The concept of all 4 wheels steering has been around for many years. I first heard about it on an early model Honda Prelude, where the rear wheels would turn as well as the fronts.
At slow speeds, the rear wheels are turned in the opposite direction of the front wheels. This can lessen the turning radius by approximately 20%. At faster speeds on the highway, the rear wheels are turned in the same direction as the front wheels. This improves cornering and is particularly beneficial for high performance vehicles.
Daimler-Benz appears to be the first to develop a system primarily for forestry equipment and trucks that needed better steering through the trees. The first production car 4WS was included over 25 years ago on the 1988 Honda Prelude. This system was entirely self contained, automatic and mechanical: no electronics, sensors, computers or hydraulics. It was just two racks and a rod between them. Each rack had different ratios to allow the steering at the back to be narrower than the front.
A tube ran from a secondary pinion on the front steering rack, transferring 1:1 steering wheel motion to the rear rack. The rear rack transferred that rotational motion to a lateral motion. During the first 180 degrees of steering wheel rotation, the rear wheels are gradually steered in the same direction about 3 degrees, creating a slight under steer situation, improving straight line stability. During the second 180 degrees of steering wheel rotation, the rear wheels are gradually straightened back out. From 360 to full lock (450 degrees), the rear wheels are gradually steered in the opposite direction about 5 degrees, creating a significant overseer situation, improving parking lot manoeuvrability. The test car was actually two Accord front ends welded together! The tests started in 1981 after 3 years of design and theory.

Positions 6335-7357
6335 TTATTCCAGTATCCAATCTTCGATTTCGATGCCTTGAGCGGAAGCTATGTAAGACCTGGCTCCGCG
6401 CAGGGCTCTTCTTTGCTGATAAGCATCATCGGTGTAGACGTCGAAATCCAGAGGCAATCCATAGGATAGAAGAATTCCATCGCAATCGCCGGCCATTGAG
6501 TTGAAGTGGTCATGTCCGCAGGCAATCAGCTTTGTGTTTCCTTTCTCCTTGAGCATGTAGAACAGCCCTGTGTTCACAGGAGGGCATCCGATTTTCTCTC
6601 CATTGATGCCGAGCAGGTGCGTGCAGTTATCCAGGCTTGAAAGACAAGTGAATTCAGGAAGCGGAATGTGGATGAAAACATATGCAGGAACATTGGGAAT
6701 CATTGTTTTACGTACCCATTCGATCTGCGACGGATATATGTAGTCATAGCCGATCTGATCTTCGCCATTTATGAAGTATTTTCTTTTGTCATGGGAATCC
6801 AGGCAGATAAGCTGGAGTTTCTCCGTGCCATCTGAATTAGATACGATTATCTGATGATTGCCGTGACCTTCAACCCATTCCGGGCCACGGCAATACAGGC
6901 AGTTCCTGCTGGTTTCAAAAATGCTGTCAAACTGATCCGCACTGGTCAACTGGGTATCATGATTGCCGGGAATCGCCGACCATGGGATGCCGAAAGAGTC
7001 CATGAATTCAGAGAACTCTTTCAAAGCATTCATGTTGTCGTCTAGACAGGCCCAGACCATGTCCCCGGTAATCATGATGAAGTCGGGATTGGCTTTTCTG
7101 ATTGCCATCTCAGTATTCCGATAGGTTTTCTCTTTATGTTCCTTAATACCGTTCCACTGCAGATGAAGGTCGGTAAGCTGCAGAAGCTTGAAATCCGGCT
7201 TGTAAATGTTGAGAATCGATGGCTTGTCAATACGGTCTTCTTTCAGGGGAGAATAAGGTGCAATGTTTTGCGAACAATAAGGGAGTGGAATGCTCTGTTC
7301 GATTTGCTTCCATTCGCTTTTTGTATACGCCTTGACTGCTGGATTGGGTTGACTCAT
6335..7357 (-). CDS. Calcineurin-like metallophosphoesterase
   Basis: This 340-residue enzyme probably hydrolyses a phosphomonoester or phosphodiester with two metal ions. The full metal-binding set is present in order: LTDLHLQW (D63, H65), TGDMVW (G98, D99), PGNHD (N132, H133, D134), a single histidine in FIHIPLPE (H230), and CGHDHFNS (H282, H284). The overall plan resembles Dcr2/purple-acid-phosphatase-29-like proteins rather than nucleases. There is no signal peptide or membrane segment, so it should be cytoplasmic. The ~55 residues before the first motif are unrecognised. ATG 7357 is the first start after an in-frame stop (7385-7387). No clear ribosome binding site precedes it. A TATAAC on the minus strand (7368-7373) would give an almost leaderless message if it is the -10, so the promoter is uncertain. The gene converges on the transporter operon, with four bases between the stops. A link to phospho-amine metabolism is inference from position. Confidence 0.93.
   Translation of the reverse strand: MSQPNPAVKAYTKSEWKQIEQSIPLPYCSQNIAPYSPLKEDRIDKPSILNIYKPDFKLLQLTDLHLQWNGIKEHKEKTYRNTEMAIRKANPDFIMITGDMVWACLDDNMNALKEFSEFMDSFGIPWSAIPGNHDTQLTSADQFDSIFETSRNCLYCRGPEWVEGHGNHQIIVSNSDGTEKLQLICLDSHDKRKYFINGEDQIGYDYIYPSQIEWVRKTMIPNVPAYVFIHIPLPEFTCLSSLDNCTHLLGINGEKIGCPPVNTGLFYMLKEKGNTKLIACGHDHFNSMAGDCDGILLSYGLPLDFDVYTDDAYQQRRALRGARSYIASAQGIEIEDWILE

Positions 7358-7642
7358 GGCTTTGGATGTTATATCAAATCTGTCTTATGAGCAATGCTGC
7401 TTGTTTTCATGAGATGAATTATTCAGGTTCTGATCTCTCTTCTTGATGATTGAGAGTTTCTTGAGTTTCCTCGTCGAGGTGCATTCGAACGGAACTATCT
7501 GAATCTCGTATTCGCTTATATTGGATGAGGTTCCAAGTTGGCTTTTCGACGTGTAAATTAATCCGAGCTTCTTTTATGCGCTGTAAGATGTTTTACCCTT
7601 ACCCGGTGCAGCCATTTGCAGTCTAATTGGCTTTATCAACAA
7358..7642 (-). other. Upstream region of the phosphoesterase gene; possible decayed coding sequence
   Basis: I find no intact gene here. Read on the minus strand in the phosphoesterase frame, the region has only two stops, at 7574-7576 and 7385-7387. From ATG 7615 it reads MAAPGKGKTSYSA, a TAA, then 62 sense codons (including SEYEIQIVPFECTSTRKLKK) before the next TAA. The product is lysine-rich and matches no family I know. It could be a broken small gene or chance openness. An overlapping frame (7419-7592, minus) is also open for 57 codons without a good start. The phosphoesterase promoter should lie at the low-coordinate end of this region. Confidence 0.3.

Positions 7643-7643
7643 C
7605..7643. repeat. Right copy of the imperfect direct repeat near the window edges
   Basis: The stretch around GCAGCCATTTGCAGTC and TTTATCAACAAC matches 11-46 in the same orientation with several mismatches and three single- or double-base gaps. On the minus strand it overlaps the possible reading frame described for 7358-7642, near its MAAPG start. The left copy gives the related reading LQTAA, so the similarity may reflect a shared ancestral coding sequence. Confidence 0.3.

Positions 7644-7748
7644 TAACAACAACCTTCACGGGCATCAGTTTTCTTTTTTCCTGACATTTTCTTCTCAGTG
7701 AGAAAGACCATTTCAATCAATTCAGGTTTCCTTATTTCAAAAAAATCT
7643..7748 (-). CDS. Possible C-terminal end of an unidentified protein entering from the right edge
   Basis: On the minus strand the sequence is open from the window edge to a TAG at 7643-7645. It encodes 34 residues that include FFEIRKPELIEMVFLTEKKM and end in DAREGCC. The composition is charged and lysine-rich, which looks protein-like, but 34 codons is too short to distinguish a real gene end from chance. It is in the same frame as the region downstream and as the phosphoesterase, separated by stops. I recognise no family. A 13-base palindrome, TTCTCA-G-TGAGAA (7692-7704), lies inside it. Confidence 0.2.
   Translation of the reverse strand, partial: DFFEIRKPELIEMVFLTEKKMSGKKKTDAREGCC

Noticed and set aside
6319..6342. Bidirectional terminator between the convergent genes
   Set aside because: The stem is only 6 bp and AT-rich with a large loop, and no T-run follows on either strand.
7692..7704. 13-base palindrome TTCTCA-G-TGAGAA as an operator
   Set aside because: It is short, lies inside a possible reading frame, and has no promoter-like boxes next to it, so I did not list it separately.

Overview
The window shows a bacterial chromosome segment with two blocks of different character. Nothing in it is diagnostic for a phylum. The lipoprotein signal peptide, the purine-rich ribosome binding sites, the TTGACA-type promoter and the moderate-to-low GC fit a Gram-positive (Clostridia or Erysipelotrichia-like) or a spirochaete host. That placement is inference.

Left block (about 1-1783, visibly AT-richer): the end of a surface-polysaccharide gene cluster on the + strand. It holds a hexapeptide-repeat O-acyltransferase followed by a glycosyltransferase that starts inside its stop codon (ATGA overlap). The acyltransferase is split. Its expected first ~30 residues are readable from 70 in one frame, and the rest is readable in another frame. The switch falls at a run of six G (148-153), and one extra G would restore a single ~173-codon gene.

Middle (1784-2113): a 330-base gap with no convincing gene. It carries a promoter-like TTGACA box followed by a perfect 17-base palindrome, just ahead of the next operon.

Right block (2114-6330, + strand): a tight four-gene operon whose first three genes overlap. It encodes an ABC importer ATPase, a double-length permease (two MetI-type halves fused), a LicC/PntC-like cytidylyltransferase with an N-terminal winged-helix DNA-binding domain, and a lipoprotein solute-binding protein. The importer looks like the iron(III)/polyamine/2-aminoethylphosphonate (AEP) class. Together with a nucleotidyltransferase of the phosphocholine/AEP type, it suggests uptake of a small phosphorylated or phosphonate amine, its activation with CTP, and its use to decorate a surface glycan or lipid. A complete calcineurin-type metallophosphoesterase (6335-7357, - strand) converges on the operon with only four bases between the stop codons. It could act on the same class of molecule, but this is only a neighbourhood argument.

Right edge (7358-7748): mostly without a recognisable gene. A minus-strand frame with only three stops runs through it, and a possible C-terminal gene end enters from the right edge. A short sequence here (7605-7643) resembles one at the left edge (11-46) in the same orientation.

Another version, called Quadrasteer and built by Delphi – part of GM, was primarily available on the bigger SUVs like the Yukon, Silverado and Suburban to help when towing vans or boats and for slow speed manoeuvring. Subaru use a compliance understeering mechanism on their all-wheel-drives to aid stability when cornering by adjusting the rear suspension loadings.
4-wheel steering has been used mostly by the Japanese manufacturers and Renault had Active Steering on its Laguna model that uses the G-Forces of the car to greater effect and thus reduces instability.
Sadly, this is a great idea that is not fully utilised by the industry – only a handful of models seem to have anything similar – with new computing technology coming to the fore, we might see 4WS become a standard for safety purposes. It certainly helps a vehicle corner better which improves efficiency.